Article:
California plans to free 9,500 inmates over next 4 years

AVENAL, CA - NOVEMBER 16, 2016: Exterior view of Avenal State Prison, a male-only state prison, in
Avenal State Prison is seen in Kings County, Calif., on Nov. 16, 2016. (Francine Orr / Los Angeles Times)
(Francine Orr / Los Angeles Times)

California corrections officials say they are adopting new sentencing rules that aim to trim the state prison population by nearly 9,500 inmates after four years.

The regulations released Friday include steps like reducing sentences up to six months for earning a college degree and by up to a month each year for participating in self-help programs such as drug counseling.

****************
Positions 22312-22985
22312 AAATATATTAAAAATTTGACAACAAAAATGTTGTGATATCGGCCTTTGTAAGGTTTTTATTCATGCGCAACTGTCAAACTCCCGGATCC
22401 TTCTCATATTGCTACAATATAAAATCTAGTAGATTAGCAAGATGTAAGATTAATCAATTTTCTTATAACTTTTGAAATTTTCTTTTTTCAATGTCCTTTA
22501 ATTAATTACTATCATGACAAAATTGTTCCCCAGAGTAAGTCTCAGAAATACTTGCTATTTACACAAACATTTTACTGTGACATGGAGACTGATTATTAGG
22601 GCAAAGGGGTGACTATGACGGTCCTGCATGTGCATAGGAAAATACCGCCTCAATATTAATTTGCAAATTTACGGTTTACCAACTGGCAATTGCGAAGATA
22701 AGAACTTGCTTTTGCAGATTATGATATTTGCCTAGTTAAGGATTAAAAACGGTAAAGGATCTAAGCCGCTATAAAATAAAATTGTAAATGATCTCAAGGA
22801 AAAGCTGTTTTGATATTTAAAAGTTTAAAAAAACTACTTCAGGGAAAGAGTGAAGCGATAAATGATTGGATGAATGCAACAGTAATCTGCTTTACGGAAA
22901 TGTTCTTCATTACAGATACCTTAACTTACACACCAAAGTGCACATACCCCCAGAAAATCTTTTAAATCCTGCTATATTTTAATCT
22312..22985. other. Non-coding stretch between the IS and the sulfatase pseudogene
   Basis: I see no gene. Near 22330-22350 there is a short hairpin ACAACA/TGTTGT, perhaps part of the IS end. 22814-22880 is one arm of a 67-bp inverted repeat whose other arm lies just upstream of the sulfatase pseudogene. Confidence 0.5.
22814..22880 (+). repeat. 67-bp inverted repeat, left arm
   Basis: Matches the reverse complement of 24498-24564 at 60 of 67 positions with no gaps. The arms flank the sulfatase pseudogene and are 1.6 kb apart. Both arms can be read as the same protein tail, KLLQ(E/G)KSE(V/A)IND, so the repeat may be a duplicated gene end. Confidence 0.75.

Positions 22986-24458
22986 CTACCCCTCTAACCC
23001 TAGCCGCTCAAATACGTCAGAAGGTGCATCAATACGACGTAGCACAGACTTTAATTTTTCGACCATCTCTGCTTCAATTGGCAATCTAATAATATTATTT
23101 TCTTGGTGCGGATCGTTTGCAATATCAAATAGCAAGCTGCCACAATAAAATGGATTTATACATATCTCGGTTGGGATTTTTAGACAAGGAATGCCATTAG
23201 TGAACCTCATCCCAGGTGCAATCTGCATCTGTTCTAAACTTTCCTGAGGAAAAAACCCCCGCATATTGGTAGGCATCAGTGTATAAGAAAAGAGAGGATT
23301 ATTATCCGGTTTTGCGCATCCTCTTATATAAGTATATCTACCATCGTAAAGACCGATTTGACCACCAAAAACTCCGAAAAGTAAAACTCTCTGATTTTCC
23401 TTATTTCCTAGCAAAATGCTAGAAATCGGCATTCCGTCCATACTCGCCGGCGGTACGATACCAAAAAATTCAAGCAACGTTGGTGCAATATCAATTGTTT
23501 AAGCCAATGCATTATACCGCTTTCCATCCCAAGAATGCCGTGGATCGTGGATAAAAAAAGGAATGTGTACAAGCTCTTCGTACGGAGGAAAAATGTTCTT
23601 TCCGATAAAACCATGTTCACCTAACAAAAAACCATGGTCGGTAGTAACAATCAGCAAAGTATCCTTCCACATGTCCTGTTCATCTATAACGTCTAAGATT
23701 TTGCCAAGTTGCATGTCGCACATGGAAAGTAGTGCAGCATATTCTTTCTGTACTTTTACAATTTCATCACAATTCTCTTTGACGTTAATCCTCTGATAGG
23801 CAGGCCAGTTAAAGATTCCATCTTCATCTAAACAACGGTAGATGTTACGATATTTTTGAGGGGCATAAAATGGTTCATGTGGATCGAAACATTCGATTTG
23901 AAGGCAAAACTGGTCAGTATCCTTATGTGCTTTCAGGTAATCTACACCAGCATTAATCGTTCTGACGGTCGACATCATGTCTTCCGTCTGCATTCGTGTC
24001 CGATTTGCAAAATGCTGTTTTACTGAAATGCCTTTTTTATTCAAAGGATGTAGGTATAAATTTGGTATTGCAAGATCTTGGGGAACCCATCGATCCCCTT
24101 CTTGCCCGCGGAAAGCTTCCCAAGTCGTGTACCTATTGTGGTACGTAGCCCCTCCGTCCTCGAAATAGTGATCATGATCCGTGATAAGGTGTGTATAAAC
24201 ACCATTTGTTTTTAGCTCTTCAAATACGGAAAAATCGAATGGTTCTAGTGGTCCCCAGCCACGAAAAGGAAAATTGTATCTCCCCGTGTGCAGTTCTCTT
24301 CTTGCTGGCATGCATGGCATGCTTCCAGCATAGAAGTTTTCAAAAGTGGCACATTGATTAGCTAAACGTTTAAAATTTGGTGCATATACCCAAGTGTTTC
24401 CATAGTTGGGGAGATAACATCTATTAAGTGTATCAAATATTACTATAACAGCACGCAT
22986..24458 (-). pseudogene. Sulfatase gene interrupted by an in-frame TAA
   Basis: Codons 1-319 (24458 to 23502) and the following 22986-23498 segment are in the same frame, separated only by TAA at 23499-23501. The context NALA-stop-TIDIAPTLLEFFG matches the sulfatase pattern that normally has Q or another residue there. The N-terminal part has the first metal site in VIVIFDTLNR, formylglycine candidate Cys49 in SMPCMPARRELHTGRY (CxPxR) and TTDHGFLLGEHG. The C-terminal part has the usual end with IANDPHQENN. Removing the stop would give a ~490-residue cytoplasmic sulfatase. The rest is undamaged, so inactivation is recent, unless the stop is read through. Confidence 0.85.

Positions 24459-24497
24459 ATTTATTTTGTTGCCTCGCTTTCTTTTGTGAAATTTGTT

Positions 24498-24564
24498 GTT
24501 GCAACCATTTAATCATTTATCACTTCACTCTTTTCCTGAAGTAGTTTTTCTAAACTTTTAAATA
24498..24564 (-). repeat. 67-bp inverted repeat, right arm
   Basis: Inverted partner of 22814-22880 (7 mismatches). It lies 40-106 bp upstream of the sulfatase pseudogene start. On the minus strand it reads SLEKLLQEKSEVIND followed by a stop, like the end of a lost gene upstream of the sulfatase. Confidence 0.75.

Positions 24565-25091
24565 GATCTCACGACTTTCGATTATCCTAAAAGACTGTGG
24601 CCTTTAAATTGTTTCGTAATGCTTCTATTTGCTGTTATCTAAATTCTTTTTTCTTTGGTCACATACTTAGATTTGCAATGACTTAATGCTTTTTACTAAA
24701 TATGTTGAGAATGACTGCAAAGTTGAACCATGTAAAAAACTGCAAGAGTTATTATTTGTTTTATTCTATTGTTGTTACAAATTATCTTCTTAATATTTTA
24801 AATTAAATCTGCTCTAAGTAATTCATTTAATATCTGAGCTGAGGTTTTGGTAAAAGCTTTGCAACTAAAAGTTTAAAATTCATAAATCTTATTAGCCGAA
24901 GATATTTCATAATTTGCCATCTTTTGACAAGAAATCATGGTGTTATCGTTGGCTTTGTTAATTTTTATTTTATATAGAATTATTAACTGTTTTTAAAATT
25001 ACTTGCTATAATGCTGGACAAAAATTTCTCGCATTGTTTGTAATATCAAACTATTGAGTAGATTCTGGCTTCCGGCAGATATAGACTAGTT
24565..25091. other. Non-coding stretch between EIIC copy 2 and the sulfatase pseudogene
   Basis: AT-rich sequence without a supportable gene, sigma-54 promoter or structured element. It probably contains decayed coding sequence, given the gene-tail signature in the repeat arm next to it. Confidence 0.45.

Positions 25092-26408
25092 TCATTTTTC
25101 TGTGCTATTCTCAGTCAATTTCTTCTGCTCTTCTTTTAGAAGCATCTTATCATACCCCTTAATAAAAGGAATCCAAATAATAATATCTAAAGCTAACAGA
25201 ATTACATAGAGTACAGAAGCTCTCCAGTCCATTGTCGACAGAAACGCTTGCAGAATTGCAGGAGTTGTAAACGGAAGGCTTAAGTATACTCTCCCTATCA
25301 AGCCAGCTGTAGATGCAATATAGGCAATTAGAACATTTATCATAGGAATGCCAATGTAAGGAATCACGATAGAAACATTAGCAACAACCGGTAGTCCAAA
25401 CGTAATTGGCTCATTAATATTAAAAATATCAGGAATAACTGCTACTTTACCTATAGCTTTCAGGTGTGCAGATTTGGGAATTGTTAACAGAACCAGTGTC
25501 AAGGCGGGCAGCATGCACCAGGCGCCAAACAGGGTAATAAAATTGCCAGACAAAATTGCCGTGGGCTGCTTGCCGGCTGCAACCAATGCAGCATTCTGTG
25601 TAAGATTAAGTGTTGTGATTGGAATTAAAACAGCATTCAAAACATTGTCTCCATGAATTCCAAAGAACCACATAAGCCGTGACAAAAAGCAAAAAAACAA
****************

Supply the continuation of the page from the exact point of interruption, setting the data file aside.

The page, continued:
The changes eventually would lower the prison population by about 7%, officials say.

Corrections Secretary Scott Kernan tells the Associated Press he expects the changes eventually will let California end long-running federal lawsuits targeting prison overcrowding and inadequate healthcare for inmates.


The changes follow voters’ approval of Proposition 57 in November. The initiative lets felons seek parole more quickly and gave corrections officials broad discretion to grant early-release credits.


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